Tuesday, September 28, 2004

Album Review--Beautiful Dreamer: The Songs of Stephen Foster

All too often, tribute albums fall flat with phoned-in performances. So I'm usually hesitant to buy tribute albums. However, I am glad I acquired, thanks to my wife, Beautiful Dreamer: The Songs of Stephen Foster. This is one of the finer tribute albums I've heard in a long time. Perhaps it's better than most because Stephen Foster's been dead for 141 years. Perhaps it's because so many of his songs are part of American culture--Oh Susanna, My Old Kentucky Home, Jeanie With The Light Brown Hair, Hard Times, etc.

First a bit on Stephen Foster. Foster was arguably the first great American songwriter. He was born in July 4, 1826 in Pennsylvania, the same day Thomas Jefferson and John Adams died. He lived and worked in Pennsylvania until 1860 when he moved to New York and proceeded to drink himself to death in 1864. He can be hard to deal with today because a lot of his songs were in the minstrel blackface tradition. But nonetheless his best songs are some of the most important art America has produced.

The album itself has mostly strong performances. The single most powerful is the first song, when Raul Malo sings Beautiful Dreamer. Malo can flat out sing in a way that very few can. It's almost like having Sinatra sing a Stephen Foster song. All too often those with wonderful singing talent can't actually sing--they sing a technically great song but there's very little emotion in the song. On the other song, think of the people who really don't have good voices but are great singers--Peter Gabriel, Bob Dylan, Townes Van Zandt, etc. But Malo can do both. It's a wonderful song and worth having the album just to hear this.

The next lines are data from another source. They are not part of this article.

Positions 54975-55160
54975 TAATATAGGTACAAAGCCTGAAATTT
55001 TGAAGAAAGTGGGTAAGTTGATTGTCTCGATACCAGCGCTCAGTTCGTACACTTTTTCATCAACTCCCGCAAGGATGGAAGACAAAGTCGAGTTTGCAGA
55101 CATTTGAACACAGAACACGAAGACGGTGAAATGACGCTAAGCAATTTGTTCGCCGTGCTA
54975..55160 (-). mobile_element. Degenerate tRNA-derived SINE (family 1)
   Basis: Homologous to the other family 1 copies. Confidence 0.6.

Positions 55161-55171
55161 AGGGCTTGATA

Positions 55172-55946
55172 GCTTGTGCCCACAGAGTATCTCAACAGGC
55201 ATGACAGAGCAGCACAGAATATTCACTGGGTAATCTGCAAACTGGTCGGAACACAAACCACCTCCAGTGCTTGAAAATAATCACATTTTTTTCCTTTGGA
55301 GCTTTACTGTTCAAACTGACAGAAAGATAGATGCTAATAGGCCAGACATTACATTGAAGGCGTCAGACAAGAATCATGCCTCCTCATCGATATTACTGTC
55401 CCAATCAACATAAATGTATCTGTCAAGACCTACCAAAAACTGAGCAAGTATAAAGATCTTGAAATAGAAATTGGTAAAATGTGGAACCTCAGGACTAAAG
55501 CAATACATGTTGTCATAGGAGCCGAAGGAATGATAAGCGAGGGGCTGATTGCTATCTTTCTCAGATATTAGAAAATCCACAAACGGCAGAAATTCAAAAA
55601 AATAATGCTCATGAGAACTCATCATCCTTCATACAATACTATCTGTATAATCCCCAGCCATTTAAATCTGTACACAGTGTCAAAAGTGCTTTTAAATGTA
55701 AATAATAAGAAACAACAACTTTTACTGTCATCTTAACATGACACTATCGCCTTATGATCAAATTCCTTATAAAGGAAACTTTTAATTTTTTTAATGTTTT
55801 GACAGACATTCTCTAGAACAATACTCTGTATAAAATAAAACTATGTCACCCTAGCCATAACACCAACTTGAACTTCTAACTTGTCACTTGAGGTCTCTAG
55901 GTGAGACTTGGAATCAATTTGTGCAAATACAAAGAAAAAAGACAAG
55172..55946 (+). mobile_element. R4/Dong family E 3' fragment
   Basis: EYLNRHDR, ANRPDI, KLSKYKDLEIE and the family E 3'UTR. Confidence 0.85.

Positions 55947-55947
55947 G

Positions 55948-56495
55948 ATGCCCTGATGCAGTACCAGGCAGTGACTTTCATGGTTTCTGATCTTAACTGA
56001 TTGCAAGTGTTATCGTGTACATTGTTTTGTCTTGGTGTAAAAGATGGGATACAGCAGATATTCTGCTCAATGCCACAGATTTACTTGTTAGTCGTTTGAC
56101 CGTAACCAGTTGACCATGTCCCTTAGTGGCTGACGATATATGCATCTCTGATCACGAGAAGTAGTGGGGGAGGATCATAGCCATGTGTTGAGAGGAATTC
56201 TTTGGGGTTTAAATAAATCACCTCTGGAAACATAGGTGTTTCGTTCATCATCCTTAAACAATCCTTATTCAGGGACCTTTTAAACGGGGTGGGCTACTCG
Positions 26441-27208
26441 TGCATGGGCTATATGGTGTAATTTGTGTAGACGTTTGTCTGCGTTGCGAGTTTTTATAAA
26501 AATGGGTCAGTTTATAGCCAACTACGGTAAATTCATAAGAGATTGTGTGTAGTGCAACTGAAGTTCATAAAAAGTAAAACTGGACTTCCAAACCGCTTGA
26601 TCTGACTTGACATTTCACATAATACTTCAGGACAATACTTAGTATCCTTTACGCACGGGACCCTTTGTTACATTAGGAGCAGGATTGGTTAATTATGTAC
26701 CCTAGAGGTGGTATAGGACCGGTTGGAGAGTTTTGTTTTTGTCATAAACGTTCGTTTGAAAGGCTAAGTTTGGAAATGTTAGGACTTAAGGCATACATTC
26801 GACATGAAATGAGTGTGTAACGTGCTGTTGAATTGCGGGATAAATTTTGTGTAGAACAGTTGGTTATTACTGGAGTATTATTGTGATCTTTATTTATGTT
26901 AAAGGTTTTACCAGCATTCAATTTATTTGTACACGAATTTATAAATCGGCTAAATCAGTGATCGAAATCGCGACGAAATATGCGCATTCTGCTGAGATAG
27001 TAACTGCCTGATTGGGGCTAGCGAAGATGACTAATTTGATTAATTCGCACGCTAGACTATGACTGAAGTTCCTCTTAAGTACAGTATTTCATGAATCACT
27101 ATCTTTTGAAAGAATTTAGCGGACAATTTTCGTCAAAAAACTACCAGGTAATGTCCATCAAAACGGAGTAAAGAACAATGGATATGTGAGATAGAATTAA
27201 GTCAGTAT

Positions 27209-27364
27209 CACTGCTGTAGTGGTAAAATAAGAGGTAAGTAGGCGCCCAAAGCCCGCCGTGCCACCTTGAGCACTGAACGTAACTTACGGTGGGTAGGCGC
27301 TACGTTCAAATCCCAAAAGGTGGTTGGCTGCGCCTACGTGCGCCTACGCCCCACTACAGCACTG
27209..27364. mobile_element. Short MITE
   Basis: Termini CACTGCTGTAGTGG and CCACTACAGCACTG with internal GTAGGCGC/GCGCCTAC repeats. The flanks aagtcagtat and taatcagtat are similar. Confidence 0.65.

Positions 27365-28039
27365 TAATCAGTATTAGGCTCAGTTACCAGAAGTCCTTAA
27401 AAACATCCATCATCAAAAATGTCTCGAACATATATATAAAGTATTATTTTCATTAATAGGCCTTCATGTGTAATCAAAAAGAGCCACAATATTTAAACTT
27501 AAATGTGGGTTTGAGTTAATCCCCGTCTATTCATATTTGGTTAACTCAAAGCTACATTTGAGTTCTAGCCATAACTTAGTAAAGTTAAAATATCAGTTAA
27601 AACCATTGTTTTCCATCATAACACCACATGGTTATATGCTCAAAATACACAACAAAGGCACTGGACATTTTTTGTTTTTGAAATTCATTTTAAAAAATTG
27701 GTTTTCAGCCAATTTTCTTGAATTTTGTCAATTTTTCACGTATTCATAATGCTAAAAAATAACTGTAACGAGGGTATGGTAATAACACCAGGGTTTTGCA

Equally as good is Mavis Staples rendition of Hard Times. Hard Times is probably Foster's most covered song by modern musicians, see Emmylou Harris' version on her Live at the Ryman for a quite good version. But it's a treat to hear Staples, part of the famous gospel singing Staples Family, come back and rip this out. She too has a wonderful voice and it's great to hear her again. John Prine's version of My Old Kentucky Home (less racist than some versions) is also good. Prine's from Kentucky and he sings as if this song really means a lot to him. Other excellent cuts are Alvin Youngblood Hart's version of Nelly Was A Lady, David Ball's Old Folks At Home, and Grey DeLisle's Willie We Have Missed You. A particularly interesting inclusion was Autumn Waltz, by the avant-garde guitarist Henry Kaiser (descendant of the industrialist Henry Kaiser). It's not as crazy as some of his work but it is certainly different than the other interpretations of Foster's songs. The only choice I wasn't sure about was BR5-49's Don't Bet Money on the Shanghai, which I think really didn't fit the rest of the album, though both the band and the song are fine.

Overall, this album is better than the last impression of Stephen Foster I had. This summer I was watching Turner Classic Movies and they played a short about Stephen Foster. (Sidenote--how great it is that TCM shows shorts. Who else shows these?) Anyway, it was probably filmed in the late 30s and showed Foster coming into this music shop in New York where he hoped to sell his song My Old Kentucky Home. He is played as a noble character and not the staggering drunk he was by the early 1860s. So he plays the song which includes a line about "all the darkeys being gay," and the woman in the record shop begins to imagine what the song evokes. Which of course is a plantation scene where all the whites come to watch the slaves sing and dance and eat watermelon. Even more bizarre was that there was a quartet of black singers, except that it was 3 blacks and one white in blackface. Which made absolutely no damn sense. Could they not find another black person in this nation? Overall, it was completely ridiculous. But it was a nice window onto the casual racism both in Hollywood and the US as a whole before World War II.